The demand for fossil fuels has consistently risen over the past ten years, even as supply has come under increasing scrutiny from governments and environmental groups. And no wonder given the range of uses. Oil can be used to produce gasoline and motor oil for cars or other transportation, but that is far from its only uses. It is also used to make asphalt, electricity at power plants, lubricants, propane, any and all kinds of plastic products, wax candles, and polyester clothes. It is also used in the production of agricultural products and pesticides, and the production of other industrial chemicals. Fossil fuels are still the only viable option for the production of steel which is the foundation of our modern industrial society. Even if all of the vehicles on the road became electric tomorrow, this would not eliminate the need for fossil fuels. Not even close. Given all this, there is no realistic way of eliminating fossil fuel use using today’s technology without a drastic reduction of our standard of living. And I’m not talking about people giving up their cars to ride public transit. Removing fossil fuels would drastically impact essentials like agricultural production and would likely lead to less food security even in developed countries. This is not a palatable solution for anyone who is thinking rationally about the problem.
So it looks as though demand will still be strong for many years to come. But what about supply?
One of the reasons why the price of oil has remained stubbornly low over the past 5 years has been the tremendous production growth in the United States. This production has come primarily from US Shale fields which require more capital to drill then conventional oil resources. This production has been fueled by cheap debt in the US over the past ten years. What compounds this problem for American producers is that these type of shale wells have much higher decline rates then more conventional oil. That means that they deplete their wells much faster than other parts of the world. This has led to an unsustainable dynamic where billions of dollars have gone into the oil patch by way of loans to energy companies like Chesapeake Energy. The money has gone in but not much has been returned to the investors, and the appetite for this kind of investment is getting less and less as prices have remained low. Since these energy companies in the US have found it harder and harder to find investors for their drilling, the production growth has slowed dramatically. Chesapeake Energy just issued a warning to investors that they are having a hard time paying their bills, and they’ve been forced to cut back dramatically on their drilling just to make ends meet. They may be the first of many. Production in the US may plateau in 2020 and even start to decline. The dream of American energy independence is most likely a pipe dream in the short term, and it is definitely unsustainable in the long term using today’s technology. What this will do to the prices of fossil fuels remains to be seen, but it will definitely be a positive story for prices going forward.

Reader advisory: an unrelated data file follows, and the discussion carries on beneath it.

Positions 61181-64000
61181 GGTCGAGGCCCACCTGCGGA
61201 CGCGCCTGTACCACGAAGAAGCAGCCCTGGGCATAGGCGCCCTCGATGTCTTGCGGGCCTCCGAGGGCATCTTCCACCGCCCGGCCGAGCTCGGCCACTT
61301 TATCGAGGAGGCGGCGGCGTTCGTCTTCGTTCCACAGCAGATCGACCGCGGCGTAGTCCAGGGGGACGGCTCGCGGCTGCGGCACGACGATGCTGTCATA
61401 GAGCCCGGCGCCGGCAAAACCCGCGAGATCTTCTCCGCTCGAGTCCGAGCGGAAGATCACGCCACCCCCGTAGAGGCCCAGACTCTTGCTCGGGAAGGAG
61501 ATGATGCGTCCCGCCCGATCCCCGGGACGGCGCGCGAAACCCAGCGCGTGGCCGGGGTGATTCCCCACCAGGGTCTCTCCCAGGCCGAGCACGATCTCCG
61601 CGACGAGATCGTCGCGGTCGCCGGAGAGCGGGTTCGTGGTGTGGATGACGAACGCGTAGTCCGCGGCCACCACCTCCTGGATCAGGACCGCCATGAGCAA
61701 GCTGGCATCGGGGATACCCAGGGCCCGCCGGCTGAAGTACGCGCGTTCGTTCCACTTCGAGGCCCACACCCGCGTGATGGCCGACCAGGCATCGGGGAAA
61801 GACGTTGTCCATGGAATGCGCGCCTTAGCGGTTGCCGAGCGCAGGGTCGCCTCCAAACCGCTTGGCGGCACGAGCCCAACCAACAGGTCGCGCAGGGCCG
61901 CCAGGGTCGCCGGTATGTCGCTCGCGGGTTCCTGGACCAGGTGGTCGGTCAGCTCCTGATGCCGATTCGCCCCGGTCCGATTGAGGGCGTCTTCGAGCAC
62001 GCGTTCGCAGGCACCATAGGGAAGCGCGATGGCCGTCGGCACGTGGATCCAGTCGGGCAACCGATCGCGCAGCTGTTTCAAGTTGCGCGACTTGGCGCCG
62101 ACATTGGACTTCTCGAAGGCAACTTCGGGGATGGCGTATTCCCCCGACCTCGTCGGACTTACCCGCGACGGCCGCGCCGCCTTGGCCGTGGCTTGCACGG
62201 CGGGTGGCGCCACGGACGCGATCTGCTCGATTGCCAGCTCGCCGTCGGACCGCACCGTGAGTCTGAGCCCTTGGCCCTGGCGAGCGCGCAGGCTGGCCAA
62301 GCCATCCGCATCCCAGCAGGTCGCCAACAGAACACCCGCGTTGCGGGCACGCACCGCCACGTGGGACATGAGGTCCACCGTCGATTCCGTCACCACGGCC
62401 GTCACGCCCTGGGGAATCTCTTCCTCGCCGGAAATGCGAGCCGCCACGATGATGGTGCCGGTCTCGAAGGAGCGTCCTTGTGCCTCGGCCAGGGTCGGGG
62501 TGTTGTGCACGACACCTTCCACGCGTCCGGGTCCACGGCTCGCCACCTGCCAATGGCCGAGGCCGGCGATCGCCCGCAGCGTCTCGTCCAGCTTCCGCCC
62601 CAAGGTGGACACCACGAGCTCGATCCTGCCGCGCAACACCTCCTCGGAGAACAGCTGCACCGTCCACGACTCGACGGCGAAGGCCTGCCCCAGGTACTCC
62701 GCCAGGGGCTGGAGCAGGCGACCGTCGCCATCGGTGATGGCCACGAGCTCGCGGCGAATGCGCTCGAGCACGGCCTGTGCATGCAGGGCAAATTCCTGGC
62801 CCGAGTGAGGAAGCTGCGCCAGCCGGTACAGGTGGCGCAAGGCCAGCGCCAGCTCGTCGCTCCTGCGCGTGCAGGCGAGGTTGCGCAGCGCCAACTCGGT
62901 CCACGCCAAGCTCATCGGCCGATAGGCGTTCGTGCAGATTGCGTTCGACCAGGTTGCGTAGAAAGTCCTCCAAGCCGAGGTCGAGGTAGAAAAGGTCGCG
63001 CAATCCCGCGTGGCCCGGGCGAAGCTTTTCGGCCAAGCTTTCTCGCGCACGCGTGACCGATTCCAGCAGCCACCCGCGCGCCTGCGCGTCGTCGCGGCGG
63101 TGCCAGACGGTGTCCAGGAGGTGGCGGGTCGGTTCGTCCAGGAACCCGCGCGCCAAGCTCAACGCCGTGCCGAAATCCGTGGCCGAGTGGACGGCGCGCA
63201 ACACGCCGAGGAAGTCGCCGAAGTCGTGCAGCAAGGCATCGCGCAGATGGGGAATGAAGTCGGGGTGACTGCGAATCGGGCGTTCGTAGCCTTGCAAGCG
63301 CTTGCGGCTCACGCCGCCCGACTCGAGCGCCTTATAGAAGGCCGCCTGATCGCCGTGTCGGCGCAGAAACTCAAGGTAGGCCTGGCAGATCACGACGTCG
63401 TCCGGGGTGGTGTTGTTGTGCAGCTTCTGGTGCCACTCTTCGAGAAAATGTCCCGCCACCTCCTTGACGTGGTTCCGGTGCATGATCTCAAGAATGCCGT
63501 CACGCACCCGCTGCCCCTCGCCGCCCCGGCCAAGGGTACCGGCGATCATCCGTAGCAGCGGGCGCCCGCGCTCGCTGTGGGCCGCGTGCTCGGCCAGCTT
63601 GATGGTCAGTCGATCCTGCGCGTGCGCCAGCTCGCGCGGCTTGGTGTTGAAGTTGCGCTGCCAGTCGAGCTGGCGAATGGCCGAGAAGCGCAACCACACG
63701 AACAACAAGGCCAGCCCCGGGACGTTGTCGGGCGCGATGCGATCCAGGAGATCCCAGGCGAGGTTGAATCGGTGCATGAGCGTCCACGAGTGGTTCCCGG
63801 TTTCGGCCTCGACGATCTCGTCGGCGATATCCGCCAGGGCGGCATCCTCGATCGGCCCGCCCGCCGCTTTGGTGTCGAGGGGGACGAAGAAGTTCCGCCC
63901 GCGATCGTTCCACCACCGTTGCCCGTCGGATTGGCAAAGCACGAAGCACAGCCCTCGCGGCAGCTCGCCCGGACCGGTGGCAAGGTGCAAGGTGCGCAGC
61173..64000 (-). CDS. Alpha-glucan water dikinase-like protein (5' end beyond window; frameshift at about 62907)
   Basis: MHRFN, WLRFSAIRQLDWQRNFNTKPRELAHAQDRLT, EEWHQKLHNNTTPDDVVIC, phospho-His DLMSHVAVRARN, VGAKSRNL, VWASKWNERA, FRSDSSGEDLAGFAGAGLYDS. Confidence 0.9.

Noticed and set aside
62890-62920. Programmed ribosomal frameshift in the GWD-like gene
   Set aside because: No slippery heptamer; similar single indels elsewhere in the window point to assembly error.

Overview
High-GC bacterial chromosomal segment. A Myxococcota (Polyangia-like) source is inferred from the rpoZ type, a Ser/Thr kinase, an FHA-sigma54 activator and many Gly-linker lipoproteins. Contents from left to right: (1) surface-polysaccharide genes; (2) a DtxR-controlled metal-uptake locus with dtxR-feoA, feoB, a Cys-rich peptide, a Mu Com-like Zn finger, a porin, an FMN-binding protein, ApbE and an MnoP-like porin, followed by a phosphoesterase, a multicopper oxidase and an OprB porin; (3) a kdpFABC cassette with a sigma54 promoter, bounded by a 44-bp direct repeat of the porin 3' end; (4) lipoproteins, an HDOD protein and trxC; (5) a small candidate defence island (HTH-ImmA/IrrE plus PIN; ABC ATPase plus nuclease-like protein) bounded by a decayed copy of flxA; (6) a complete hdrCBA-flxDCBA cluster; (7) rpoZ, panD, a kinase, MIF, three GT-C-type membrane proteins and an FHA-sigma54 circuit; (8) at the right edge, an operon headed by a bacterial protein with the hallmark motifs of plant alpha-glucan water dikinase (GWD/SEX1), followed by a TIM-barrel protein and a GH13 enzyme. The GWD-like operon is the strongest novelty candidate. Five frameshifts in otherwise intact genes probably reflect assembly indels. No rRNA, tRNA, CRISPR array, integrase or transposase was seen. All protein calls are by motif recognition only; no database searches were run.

So, while it is still thought by many that we will have a massive oversupply of fossil fuels, we may in fact be heading towards the opposite problem. It’s also not clear that we will be able to ramp up production to meet the demand if the current supply growth tails off.